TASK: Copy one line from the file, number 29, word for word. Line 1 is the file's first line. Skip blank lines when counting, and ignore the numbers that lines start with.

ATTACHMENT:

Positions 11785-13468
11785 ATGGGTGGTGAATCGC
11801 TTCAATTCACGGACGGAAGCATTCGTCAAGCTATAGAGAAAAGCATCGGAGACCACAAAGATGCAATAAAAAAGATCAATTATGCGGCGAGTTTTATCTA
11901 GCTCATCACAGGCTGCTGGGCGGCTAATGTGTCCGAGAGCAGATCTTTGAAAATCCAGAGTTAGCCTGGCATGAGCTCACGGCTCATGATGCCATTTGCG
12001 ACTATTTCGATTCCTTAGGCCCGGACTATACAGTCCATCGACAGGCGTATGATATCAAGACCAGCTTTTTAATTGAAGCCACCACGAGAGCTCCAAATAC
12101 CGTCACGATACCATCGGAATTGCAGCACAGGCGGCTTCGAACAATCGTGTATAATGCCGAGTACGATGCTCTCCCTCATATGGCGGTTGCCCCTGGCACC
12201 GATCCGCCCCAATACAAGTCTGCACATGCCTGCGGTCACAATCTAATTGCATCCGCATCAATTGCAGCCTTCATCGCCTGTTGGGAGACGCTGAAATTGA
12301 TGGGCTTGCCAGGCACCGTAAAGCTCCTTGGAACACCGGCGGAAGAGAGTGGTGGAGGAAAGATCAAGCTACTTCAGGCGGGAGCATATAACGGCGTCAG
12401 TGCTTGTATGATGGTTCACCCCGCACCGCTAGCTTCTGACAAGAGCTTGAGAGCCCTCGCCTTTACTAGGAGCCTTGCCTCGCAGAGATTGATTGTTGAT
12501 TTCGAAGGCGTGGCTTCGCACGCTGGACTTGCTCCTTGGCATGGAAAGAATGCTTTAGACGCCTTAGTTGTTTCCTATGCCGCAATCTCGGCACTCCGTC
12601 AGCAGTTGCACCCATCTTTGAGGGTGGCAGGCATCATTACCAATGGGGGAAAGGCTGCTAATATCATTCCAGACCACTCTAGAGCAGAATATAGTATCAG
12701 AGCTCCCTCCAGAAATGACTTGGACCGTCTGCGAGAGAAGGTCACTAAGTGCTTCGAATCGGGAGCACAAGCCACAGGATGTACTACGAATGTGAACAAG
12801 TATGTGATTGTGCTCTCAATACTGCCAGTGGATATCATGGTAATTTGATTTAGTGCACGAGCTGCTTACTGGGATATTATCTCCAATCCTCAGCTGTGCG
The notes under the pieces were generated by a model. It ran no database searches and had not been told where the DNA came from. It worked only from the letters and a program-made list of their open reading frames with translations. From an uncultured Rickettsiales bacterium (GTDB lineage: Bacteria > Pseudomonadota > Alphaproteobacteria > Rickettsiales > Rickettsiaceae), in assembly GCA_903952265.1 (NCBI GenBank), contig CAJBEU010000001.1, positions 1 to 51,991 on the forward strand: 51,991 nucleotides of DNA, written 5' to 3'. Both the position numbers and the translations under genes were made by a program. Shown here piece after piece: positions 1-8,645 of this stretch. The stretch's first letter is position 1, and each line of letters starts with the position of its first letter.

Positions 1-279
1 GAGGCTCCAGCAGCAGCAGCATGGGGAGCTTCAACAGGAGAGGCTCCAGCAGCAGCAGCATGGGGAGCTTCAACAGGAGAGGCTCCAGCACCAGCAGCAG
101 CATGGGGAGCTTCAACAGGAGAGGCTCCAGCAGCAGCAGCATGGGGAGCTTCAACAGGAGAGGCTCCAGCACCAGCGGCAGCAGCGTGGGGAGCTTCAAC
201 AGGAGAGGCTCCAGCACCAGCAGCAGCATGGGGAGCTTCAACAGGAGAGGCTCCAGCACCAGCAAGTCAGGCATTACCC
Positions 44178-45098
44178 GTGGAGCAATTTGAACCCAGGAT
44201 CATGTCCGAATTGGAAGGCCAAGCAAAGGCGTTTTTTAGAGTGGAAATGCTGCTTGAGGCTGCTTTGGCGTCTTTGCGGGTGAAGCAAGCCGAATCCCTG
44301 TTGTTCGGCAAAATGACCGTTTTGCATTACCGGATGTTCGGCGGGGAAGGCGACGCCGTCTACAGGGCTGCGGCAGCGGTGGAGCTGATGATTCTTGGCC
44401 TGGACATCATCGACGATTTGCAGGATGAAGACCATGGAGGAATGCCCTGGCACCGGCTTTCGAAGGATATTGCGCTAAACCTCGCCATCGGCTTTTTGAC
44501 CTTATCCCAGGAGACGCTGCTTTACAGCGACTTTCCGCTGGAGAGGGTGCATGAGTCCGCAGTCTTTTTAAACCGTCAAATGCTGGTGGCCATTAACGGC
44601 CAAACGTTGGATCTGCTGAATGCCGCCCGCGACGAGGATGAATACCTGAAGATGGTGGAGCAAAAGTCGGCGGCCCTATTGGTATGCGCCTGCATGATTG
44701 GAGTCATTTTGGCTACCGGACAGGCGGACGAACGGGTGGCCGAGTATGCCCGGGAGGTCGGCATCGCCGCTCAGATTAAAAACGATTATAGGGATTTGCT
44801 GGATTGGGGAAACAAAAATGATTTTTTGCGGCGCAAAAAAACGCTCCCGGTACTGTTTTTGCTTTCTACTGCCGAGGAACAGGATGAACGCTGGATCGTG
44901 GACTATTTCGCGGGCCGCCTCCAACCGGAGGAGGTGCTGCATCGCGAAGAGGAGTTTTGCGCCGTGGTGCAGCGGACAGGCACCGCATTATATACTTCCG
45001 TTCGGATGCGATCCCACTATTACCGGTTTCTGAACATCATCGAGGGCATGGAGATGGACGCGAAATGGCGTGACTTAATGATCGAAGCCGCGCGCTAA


45001 TTCGGATGCGATCCCACTATTACCGGTTTCTGAACATCATCGAGGGCATGGAGATGGACGCGAAATGGCGTGACTTAATGATCGAAGCCGCGCGCTAA